1) like '<rowid>' and <column1> >= ' ' or <column1> < ' '.rowid_block_number(rowid) = <corrupted block> and dbms_rowid. block. Include the call and command output of the commands in your message (Information 2) Information 3) . For example: The file that contains the corrupt block has the relative file number 59 (hex: 003B). Include the call and command output of the commands in your message (Information 1) Information 2) Determine the primary keys of the data records in the FIRST corrupt block of the table by using the following statement: Abstract: select /*+ INDEX("<TABLE>" "<TABLE>~0") */ <keyfields of TABLE> from "<TABLE>" where dbms_rowid. Pay attention to upper and lower case for the terms in quotation marks.RSNUM.'SAPR3'."RESB" a where mandt >= ' ' or mandt < ' '.'<TABLE>') = <file# of the corrupted block> and <column1> >= ' ' or <column1> < ' '.file OR the file that contains the corrupt block has the absolute file number 59 (hex: 003B).RSPOS.SAP Note 365481 - Block corruptions from sapr3.'RESB') = 59 and mandt >= ' ' or mandt < ' '.rowid_block_number(rowid) = 118882 and dbms_rowid. select /*+ INDEX("RESB" "RESB~0") */ MANDT. and the table containing this block (determined in accordance with 1)) is RESB.row.'SAPR3'.RSNUM.RSPOS.rowid_to_absolute_fno(rowid. select /*+ INDEX("RESB" "RESB~0") */ MANDT.003B' and mandt >= ' ' or mandt < ' '.RSART from "RESB" where dbms_rowid. OR select /*+ INDEX("<TABLE>" "<TABLE>~0") */ <keyfields of table> from "<TABLE>" where dbms_rowid.rowid_to_absolute_fno(rowid.RSART from "RESB" where dbms_rowid. the corrupt block has number 118882 (hex: 0001D062).on request only Dump the corrupt block using: Abstract: Alter system dump datafile <file# of the corrupted block> block 27. the corrupt block has number 118882 (hex: 0001D062) Table that contains this block (determined in accordance with 1)) is RESB.rowid_to_restricted(rowid.1) like '0001D062.12. Both commands must return the same results.%.rowid_to_restricted(rowid.2011 Page 8 of 11 .
although you can delete the DB corruptions. you can discover whether other corrupt blocks still exist in a table. D010LINF D020L.SAP Note 365481 <corrupted block>. USGRP. know). The following is a list of tables that can probably be restored from the application support (secondary index tables): BSAD. These corrupt blocks are skipped and logged in the saptrace/usertrace directory. SAP Support will now clarify to what extent this is redundant data or how you can read corrupt blocks. Since these parameters may result in very serious inconsistencies in the database. only use the parameter in the session that you use for analysis. As part of remote consulting. CROSS. all tables of the relevant row must nevertheless be emptied for consistency reasons): D010L. Block corruptions For example: Alter system dump datafile 59 block 118882. you can activate the parameters for the entire database and reorganize the table. By setting certain parameters in init<SID>. they are only issued by request or if the tables that contain corruptions are specified. After you have completed the analysis. application inconsistencies will occur as a result.12. you can force Oracle to read corruptions. It is ESSENTIAL that they are removed again before you include the production operation again after you have reorganized the table. BSIK. D342L DDFTX D344L REPOLOAD DYNPTXTLD. Save the relevant file in the $SAPDATA_HOME/saptrace/usertrace directory and set it on sapserv3 as described in Note 40024. BSAK. BSIX. D010Q. BSIM. After this type of action. DYNPLOAD DDLOG 27. You can then analyze these as described under Information 2) and Information 3). It is YOUR responsibility whether to use the parameters or not. BSID. WBCROSSGT Fully indexed tables (all columns of the table appear in the primary index): SCPARTICIP. BSAS. For the time being. Under no circumstances try to clean up the corruptions in SAP tables yourself by reading the corrupt blocks because only SAP knows the dependencies between the tables. You can execute these steps during productive operation. D010Y. the remote consulting can try to restore the lost data or return dependent tables to a consistent status again (this does not apply to customer tables whose query dependencies only you. WBCROSSI Tables that can be created empty and are filled automatically when the system is stopped (if only one of the tables is affected. this represents a partial loss of data that cannot be avoided. Otherwise. BSIW. BSIS. Consequently. D021L.ora. If you already know the parameter. the customer.2011 Page 9 of 11 . D021LINF D346T. D020LINF. In this case. NEVER use it without prior consultation with SAP. provided that the corruption is not so serious that you cannot work productively anyway.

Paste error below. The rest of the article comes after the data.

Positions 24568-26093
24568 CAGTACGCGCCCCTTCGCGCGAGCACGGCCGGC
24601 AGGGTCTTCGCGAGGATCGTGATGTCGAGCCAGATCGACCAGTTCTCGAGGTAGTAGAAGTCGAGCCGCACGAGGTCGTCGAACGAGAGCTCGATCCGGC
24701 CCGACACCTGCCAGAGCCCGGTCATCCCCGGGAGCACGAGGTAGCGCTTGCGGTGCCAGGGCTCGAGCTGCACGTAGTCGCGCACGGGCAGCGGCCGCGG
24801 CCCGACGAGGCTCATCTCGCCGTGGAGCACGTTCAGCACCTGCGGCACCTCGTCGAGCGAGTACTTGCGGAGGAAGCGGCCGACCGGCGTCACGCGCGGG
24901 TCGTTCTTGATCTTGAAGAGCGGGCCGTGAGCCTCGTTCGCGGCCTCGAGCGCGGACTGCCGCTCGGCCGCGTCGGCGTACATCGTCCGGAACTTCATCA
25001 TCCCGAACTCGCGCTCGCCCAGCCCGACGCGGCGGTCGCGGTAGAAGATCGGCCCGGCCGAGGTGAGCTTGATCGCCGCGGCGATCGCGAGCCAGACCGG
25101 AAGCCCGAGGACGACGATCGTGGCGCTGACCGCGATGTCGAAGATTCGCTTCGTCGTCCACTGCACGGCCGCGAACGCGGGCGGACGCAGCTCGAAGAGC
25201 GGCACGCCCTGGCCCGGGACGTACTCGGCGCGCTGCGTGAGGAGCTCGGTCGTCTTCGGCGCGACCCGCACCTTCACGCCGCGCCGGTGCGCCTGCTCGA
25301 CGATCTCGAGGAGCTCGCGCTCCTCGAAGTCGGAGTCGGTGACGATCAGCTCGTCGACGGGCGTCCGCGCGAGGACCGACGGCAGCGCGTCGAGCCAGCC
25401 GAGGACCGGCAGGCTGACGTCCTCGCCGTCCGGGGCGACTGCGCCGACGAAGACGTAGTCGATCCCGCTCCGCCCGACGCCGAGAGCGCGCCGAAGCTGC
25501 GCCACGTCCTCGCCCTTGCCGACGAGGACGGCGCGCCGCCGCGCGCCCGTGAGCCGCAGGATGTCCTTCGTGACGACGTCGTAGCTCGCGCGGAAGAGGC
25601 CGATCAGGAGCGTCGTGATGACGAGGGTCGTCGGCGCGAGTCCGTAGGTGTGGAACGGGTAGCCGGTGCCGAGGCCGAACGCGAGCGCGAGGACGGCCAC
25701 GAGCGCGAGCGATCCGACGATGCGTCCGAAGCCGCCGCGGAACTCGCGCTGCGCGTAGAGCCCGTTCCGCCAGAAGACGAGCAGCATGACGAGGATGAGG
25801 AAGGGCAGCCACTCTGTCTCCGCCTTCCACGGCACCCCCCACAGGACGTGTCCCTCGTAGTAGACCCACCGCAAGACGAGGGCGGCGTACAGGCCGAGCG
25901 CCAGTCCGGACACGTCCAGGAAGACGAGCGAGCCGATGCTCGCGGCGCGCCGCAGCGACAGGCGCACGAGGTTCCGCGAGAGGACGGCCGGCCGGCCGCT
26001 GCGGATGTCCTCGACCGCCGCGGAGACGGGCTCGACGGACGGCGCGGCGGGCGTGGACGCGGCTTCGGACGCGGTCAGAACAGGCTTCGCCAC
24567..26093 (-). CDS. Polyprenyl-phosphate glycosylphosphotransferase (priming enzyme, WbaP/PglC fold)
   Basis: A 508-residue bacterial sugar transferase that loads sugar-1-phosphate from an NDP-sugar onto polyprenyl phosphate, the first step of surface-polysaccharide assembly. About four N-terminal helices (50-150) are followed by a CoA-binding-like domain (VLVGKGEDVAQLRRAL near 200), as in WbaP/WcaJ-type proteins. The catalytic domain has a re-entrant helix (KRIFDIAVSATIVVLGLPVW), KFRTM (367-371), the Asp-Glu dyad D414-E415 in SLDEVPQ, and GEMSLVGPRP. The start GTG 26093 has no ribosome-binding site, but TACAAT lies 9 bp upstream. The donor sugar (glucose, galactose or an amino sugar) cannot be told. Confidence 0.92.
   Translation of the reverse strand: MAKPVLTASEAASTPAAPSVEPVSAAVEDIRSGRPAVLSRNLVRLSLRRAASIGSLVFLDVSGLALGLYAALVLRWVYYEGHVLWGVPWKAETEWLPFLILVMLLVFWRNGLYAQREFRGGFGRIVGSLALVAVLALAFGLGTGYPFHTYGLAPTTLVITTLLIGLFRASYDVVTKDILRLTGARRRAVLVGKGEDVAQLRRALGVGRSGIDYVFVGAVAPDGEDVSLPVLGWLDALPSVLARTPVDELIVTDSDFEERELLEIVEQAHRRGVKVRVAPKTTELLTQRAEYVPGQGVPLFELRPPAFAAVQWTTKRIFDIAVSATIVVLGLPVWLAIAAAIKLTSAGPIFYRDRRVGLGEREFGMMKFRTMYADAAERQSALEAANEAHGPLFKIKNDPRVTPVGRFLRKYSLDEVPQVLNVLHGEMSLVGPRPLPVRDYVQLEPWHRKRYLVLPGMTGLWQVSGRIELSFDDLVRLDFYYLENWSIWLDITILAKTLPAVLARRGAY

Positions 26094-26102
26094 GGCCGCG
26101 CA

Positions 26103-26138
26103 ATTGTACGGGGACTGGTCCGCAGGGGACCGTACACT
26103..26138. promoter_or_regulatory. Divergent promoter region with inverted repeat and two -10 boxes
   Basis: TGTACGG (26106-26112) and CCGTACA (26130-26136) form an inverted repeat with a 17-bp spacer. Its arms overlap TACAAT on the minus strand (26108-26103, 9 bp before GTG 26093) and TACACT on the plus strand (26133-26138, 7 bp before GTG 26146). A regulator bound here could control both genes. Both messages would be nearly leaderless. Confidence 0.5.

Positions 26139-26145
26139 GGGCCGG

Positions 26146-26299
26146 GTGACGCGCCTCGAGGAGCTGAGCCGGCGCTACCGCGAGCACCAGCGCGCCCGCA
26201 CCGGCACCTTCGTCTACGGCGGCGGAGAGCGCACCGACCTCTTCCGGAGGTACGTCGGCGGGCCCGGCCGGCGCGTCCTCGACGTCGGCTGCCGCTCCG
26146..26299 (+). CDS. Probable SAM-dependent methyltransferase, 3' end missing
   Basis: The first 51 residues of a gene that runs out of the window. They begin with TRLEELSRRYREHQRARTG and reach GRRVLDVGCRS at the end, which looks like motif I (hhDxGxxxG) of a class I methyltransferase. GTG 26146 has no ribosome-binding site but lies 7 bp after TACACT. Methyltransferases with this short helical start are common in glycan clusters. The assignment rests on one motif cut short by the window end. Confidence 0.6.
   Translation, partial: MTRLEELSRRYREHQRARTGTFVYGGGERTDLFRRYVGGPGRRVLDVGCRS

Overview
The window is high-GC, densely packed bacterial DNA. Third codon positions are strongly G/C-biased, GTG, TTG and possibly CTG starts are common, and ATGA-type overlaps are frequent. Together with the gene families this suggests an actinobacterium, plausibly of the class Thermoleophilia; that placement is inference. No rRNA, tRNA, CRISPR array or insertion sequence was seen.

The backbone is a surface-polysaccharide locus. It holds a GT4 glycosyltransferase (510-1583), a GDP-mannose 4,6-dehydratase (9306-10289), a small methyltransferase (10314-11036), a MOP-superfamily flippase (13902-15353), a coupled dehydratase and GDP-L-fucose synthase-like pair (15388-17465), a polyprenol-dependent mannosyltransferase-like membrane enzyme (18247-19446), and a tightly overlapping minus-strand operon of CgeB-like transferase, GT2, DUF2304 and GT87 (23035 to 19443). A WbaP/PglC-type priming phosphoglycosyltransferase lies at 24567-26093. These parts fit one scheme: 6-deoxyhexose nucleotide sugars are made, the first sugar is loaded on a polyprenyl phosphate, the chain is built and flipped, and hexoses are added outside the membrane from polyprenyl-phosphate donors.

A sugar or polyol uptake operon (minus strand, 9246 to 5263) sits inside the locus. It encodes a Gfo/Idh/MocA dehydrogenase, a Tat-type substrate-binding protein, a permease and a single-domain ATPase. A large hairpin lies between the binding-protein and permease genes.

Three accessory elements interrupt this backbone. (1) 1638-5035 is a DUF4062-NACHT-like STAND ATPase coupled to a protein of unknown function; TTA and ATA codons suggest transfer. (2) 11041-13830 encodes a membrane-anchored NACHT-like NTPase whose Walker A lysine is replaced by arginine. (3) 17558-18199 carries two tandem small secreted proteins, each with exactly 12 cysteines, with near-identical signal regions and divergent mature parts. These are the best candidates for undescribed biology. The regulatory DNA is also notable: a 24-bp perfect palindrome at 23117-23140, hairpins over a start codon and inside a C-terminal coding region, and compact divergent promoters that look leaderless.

10. dba <address>.2011 Page 10 of 11 . marked corrupt for invalid ORA-08103 or ORA-01410 in connection with DROPs Handling of database corruptions by the SAP Support Segment corruption in ASSM tablespace ORA-00200: Block. dba <address>.2010 11:57:31 German Recommendations/additional info Consulting BC-DB-ORA Oracle The Note is release-independent Related Notes Number 1395074 1144558 1116190 764015 724972 605062 591600 546006 540463 434645 354293 96296 31496 23345 4190 4161 Short Text ORA-00201: Block.12.SAP Note 365481 - Block corruptions Header Data Release Status: Released on: Master Language: Priority: Category: Primary Component: Released for Customer 06. already marked corrupted FAQ: Restore and recovery Error due to inappropriate column values Problems with Oracle due to operating system errors FAQ: Consistency Checks + Block Corruptions Point-in-time recovery: What must I be aware of? DBVerify reports corrupt block in freespace area CC-ERROR: Database problem in client copy CC-INFO: Client deleted by mistake Consistency check of ORACLE database Recovery for defective rollback segments Complete recovery Attributes 27.
12.SAP Note 365481 Attribute Database system Block corruptions Value ORACLE 27.2011 Page 11 of 11 .
This action might not be possible to undo. Are you sure you want to continue?
We've moved you to where you read on your other device.
Get the full title to continue reading from where you left off, or restart the preview.